BEA'S BOOK NOOK "I can't imagine a man really enjoying a book and reading it only once." C. S. Lewis “If one cannot enjoy reading a book over and over again, there is no use in reading it at all.” ― Oscar Wilde

Tuesday, April 1, 2014

Bea Reviews The Long Way Home by Jessica Scott

Publisher: Tormia Creatives
Format Read: eGalley
Source: the author in exchange for an honest review
Release Date: March 18, 2013
Buying Links: Amazon* | Book Depository* | Barnes & Noble | Smashwords
* affiliate links; the blog receives a small commission from purchases made through these links.

Blurb from goodreads:

My name is Jessica Scott. I am a soldier. I am a mother. I am a wife.

In 2009, Army second lieutenant Jessica Scott deployed to Iraq as part of Operation Iraqi Freedom and Operation New Dawn. She thought deploying was the hardest thing she'd ever do.

She was wrong.

This is the story of a mother coming home from war and learning to be a mom again. This is the story of a lieutenant making the grade and becoming a company commander. This is the journey of a writer persevering through a hundred rejections. This is the story of a soldier learning to be a woman again. This is the story of a wife waiting for the end of a war.

This is the journey as it happened, without commentary.

This is her blog. There are many blogs from the Iraq war, but this one is hers. 

Bea's Thoughts:

I thought I was prepared for this book. I've read her fiction, which draws heavily on her real life experiences but that was just the foundation for her memoir about coming home from work, readjusting to family life and getting her writing career off the ground. Scott is honest, blunt, and fascinating. The format of the book is posts, minus commentary, from her blog during her two years home from a deployment in Iraq.  It may have been my ARC or that  had the PDF she sent me converted to Kindle format, but there were some posts out of order chronologically which made for confusing reading and sentences that go like this would. Still, the format allowed us to follow along her journey and see the changes and it gave the book a more immediate feel.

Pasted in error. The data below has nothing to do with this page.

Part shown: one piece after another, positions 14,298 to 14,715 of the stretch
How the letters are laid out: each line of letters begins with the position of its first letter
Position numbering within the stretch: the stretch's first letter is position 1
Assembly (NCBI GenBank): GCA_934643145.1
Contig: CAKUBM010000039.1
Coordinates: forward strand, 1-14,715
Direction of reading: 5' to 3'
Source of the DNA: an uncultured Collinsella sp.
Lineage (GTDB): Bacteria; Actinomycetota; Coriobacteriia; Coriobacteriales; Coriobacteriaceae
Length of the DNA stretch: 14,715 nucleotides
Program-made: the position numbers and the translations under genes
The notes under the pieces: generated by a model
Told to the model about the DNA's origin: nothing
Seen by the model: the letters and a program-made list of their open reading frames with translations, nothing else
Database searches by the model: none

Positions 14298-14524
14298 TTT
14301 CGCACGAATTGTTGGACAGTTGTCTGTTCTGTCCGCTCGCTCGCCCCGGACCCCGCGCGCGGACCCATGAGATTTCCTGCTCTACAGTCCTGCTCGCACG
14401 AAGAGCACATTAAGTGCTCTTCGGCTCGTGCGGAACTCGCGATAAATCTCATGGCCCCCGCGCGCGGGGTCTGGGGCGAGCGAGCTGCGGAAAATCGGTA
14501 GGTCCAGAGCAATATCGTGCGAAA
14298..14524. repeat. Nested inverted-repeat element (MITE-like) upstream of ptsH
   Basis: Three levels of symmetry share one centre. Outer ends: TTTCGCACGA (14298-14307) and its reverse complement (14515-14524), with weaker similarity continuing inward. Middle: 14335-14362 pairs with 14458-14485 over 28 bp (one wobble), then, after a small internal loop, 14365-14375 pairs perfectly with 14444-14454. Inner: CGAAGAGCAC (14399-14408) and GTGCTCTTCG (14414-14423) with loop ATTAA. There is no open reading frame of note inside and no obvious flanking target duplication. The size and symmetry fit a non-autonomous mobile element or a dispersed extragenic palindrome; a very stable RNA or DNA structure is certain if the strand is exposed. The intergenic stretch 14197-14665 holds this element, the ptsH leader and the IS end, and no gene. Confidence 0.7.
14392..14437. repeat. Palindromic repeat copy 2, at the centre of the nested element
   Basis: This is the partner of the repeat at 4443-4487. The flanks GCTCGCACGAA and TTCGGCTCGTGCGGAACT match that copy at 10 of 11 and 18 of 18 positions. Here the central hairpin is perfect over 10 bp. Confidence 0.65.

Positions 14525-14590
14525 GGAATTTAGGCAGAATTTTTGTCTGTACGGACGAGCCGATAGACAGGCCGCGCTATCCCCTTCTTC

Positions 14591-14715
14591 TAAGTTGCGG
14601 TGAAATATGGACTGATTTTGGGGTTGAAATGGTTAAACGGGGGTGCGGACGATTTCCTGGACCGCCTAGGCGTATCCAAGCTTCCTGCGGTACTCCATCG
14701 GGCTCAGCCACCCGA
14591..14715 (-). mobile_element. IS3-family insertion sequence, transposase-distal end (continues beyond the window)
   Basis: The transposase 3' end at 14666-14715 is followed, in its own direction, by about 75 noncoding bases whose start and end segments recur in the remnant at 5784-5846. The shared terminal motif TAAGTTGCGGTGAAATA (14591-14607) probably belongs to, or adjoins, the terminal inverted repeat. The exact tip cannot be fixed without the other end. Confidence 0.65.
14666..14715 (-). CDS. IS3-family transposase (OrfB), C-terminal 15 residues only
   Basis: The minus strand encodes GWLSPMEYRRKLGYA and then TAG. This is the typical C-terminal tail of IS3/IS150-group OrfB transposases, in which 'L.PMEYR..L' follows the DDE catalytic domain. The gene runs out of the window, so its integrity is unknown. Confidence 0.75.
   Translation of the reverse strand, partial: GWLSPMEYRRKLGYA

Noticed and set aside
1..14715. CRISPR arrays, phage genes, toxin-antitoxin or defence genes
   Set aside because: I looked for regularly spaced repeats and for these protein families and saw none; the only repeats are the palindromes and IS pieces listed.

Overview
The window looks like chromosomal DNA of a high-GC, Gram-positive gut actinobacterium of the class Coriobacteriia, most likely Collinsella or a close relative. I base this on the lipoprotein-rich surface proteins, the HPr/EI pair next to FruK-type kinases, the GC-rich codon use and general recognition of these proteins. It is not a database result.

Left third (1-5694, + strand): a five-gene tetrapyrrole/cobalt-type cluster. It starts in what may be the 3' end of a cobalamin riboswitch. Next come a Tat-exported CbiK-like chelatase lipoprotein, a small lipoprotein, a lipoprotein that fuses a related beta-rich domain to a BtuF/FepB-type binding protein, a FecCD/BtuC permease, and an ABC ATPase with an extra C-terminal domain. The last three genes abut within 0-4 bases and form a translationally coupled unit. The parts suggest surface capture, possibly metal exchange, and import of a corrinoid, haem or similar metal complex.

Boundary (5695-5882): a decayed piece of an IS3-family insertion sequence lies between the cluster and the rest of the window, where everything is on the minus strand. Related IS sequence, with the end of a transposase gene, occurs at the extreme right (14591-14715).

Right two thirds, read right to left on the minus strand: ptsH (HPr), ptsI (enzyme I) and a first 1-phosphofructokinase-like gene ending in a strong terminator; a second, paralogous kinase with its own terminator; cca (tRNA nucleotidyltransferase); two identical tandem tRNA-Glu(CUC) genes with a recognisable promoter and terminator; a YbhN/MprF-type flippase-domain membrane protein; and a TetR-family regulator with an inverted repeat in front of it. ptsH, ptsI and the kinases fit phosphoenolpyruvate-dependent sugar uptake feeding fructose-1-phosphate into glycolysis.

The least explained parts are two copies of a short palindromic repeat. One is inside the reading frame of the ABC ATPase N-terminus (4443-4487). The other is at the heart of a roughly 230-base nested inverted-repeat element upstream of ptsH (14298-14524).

Scott writes honestly about the choices that she and her husband have made about their family and their respective military careers and the inevitable conflicts between family and work. One decision they made was to be deployed together simultaneously; their daughters lived with Jessica's mother during the double deployment. It was incredibly difficult for all involved but more difficult still was coming home. She had to relearn hot to be a mother and her kids had to learn to trust her again; by her own admission, there was a lot of screaming and crying on both sides for many months after the family reunited. As hard as it was to read at times, I can only imagine how much more difficult it was to live it.

She also talks, discretely, about her work in the Army, her growth as a soldier and commander, and her hopes for her career. These posts tread a line between sharing and over-sharing. As an active duty soldier, she's limited in what she is allowed to share and then on top is her self-imposed filter. And yet, while there were times I wanted to know, I respected her discretion. Even the PBS blog she contributed to didn't get the whole truth as her posts first had to be reviewed by the Army. Despite her restrictions, she writes honestly and poignantly in her blog and the reader gets an up-close and personal look at life in the army today in the US. Whatever you thought you knew about the military, serving in a war or being a soldier, throw them away. Scott shows us the reality and despite her frustrations, her pride in her work and her military service shines through.

We also learn more about her writing during this time frame, her efforts to land an agent, and to sell a book. She mentions several non-romance books she was working on which sound fantastic and I hope we'll see them, or a version of them, some day.

Scott is an eloquent, gutsy writer unafraid to show us her warts and scars. She's poignant, honest, and passionate. I liked her before and respected her as a writer but after reading her story my respect and appreciation know no bounds. Of course, as always she made me cry, but I've learned to stock up on tissue before starting one of her books and the tears were a result of genuine emotion elicited by her words, not manipulated by her.

If you want to know more about Jessica, or life in the Army today, or what it's like to serve, you have to read this book.

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  1. There is a body of work, both fiction and nonfiction, about what it's like for the male soldiers coming home (often with PTSD, TBI, and/or physical injuries.) There's much less about our women soldiers, and what they go through as they adjust to life back at home. This sounds like a powerful, uncomfortable, but also enlightening book.


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